Dallas Cowboys may be using cheat code to address cornerback position

ARLINGTON, TX - OCTOBER 14: Jourdan Lewis #27 of the Dallas Cowboys (Photo by Ronald Martinez/Getty Images)
ARLINGTON, TX - OCTOBER 14: Jourdan Lewis #27 of the Dallas Cowboys (Photo by Ronald Martinez/Getty Images) /

The Dallas Cowboys have been handling the cornerback position rather curiously over the past few years. Most teams search and search for a top-flight cornerback who they can lean on. Once they do find one, they happily pay the man. Cornerbacks are too valuable, and oftentimes, too hard to find, to let go of.

It’s hard to win if you don’t have a reliable boundary cornerback able to play on an island. After all, you can’t double everyone – especially if you’re playing in a single high safety defense as often as the Dallas Cowboys.

Yet, the Cowboys have handled the position differently. Instead of aggressively pursuing a starting cornerback and then locking him up under contract, Dallas has largely used it as a replaceable part. Churning though those outside cornerbacks.

When they seem to finally get their true CB1, they let him walk in free agency. They fill his post with some rookie draft options and then ride it out until they themselves become expensive free agents. Rinse and repeat.

The Dallas Cowboys may be using an undervalued position to gain an advantage

About the only starting caliber cornerback they do want to re-sign is the chronically underappreciated slot cornerback. They re-signed Jourdan Lewis to a multiyear deal this year, and they signed Anthony Brown to a multiyear deal the year before. Heck, before that they repeatedly re-signed Orlando Scandrick as their CB3.

The Cowboys have taken advantage of a market error in the form of an undervalued position and they stand to reap the financial rewards.

The Cowboys have a record of re-signing their nickel cornerbacks while showing very little interest in retaining their boundary cornerbacks. What gives?

Perhaps the Dallas Cowboys don’t value outside cornerbacks. Or perhaps just haven’t found the right fit. Or perhaps they found a weak spot in the market and are happily exploiting it.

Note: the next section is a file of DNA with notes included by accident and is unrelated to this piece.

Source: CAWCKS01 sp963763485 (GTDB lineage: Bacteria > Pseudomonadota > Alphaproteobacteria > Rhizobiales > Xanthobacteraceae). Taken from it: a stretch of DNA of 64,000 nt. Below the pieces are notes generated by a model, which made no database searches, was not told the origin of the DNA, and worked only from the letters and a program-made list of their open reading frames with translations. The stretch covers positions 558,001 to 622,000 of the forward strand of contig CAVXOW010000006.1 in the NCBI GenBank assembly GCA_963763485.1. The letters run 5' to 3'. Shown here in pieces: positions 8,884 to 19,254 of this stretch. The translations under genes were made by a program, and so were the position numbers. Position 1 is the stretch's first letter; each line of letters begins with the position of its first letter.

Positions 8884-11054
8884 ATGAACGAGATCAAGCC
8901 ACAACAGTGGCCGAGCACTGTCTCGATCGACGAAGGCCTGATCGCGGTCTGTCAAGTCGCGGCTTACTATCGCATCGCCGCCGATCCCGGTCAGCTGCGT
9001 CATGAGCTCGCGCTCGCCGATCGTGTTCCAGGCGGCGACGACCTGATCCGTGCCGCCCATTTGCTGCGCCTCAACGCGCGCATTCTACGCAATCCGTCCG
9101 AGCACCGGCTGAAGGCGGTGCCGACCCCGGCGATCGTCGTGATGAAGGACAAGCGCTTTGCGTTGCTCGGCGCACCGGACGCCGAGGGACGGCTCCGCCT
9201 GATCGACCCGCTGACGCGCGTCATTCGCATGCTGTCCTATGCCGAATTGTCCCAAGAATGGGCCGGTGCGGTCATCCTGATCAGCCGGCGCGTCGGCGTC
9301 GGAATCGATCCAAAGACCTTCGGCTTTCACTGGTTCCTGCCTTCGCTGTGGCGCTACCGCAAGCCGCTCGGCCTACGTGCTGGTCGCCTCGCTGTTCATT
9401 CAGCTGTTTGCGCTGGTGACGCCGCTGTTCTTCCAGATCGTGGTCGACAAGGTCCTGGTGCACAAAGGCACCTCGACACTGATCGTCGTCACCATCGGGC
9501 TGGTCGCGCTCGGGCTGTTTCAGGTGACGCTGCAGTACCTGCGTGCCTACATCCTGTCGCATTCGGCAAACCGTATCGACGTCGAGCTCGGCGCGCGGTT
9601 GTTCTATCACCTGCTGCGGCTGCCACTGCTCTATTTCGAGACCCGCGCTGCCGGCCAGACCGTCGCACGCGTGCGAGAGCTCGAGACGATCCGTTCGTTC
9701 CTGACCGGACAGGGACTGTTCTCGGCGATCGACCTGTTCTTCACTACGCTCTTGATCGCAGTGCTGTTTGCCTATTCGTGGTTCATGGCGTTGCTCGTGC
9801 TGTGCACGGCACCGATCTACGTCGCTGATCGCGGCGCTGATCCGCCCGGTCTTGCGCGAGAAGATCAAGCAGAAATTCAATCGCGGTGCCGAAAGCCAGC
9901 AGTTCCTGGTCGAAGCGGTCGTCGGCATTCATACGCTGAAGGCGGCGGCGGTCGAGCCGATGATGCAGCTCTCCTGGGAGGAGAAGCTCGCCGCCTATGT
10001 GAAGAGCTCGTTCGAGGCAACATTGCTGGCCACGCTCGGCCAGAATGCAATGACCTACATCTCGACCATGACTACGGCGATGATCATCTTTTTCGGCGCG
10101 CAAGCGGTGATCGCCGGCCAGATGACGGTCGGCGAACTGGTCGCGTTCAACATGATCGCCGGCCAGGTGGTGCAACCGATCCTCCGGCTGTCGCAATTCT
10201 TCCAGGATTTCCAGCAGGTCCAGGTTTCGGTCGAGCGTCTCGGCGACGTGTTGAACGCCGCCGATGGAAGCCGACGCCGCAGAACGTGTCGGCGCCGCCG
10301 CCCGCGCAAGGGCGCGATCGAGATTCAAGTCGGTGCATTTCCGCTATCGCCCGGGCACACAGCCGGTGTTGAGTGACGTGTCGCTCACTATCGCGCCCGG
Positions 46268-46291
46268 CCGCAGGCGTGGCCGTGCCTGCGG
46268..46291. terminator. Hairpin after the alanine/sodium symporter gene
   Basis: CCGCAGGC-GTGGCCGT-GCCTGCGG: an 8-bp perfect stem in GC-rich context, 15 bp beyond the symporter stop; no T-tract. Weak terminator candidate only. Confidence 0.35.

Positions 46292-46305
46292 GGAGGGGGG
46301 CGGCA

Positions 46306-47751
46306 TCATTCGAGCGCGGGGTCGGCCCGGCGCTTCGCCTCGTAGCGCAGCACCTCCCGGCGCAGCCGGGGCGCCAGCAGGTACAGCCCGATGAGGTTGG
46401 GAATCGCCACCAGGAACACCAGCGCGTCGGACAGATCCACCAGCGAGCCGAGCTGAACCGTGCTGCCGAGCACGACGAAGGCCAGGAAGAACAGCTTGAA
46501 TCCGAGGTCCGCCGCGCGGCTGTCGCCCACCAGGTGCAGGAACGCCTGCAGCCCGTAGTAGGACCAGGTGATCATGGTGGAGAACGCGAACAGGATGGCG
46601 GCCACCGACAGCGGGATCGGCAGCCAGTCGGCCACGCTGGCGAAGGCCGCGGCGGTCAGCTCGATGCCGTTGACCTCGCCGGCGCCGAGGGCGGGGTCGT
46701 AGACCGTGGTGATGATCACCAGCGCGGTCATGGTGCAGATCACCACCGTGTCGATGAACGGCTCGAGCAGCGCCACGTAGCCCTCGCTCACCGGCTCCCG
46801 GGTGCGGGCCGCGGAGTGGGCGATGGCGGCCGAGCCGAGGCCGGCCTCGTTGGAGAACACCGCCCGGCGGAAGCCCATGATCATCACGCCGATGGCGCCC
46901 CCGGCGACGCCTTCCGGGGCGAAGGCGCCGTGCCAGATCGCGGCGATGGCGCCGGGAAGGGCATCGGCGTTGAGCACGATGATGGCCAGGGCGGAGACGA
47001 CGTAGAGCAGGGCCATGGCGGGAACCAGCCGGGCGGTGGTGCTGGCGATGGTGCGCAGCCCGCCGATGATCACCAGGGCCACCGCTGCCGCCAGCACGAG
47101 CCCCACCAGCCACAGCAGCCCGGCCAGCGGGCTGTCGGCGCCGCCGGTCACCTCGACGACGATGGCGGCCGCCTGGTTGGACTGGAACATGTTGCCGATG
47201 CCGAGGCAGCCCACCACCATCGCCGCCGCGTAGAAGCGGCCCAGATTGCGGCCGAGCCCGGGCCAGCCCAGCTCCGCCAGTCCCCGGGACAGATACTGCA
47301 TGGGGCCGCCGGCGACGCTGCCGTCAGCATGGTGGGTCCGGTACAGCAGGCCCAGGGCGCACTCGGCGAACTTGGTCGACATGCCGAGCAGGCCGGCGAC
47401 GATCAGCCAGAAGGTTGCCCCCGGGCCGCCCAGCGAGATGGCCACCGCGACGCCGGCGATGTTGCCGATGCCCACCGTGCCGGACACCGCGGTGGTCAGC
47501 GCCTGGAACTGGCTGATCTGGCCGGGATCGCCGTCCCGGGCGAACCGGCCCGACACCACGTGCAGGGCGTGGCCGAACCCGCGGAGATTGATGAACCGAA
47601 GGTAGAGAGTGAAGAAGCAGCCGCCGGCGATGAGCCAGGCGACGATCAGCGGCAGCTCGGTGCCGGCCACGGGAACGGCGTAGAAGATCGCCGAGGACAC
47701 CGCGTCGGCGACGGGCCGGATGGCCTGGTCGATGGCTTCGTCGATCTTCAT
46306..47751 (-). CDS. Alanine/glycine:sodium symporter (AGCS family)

Anthony Treash at Pro Football Focus broke down the impact of slot corners and their compensation and decreed that slot corners are grossly underpaid. With the help of PFF WAR, Treash found that slot cornerbacks produce nearly the same value as outside cornerbacks…

As per 2021 payroll data, slot corners are the lowest paid starting position on the defense (since nickel defense is the new base defense). And the position they are usually tasked with covering is one of the most underrated and deadly ones on the field.

As I discussed in my This is the perfect year to draft a slot receiver article, players in the slot recently accounted for 34% of all touchdowns, 32% of all targets, and 32% of all yardage. They are every bit as damaging as outside receivers and the man covering him is every bit as important as well (although I’ll admit, outside CB is still more valuable since it’s harder to fill and faces more disastrous consequences).

Covering the slot is one of the hardest jobs on the football field. Slot receivers can break in either direction and the air travel time is shorter since passes are more direct inside. That’s why many of the top cornerbacks in the league have refused to move inside to follow receivers – they’ll get exposed.

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And it’s not like the yards are cheaper inside than they are outside. More often than not, slot receivers gain more expected points than outside receivers. Multiple times Cole Beasley led the Dallas Cowboys in EPA. So the quality of yardage is just as big, if not bigger, inside than it is outside.

It stands to reason, investing in a good slot cornerback is one of the most efficient investments you can make. And if you can move that slot cornerback to take some snaps outside, you may have found the ultimate financial hack. You’re paying him as the lowest paid player on the field (nickel CB) to play one of the most expensive spots (boundary CB).

Can Anthony Brown or Jourdan Lewis play a little outside? The answer varies depending who you talk to. If the Dallas Cowboys can do that they’ll find ultimate value. But even if they don’t, signing slot cornerbacks is a great investment (assuming you signed good ones). The Cowboys have taken advantage of a market error in the form of an undervalued position and they stand to reap the financial rewards.

Hot. LBs aren't special or irreplaceable. The Cowboys should draft accordingly. light

Next. CB trade options exist for the Cowboys. dark

I wasn’t thrilled the Dallas Cowboys let Byron Jones leave. Nor was I happy they re-signed Jourdan Lewis. But they may have a method to their madness and that may give them an advantage.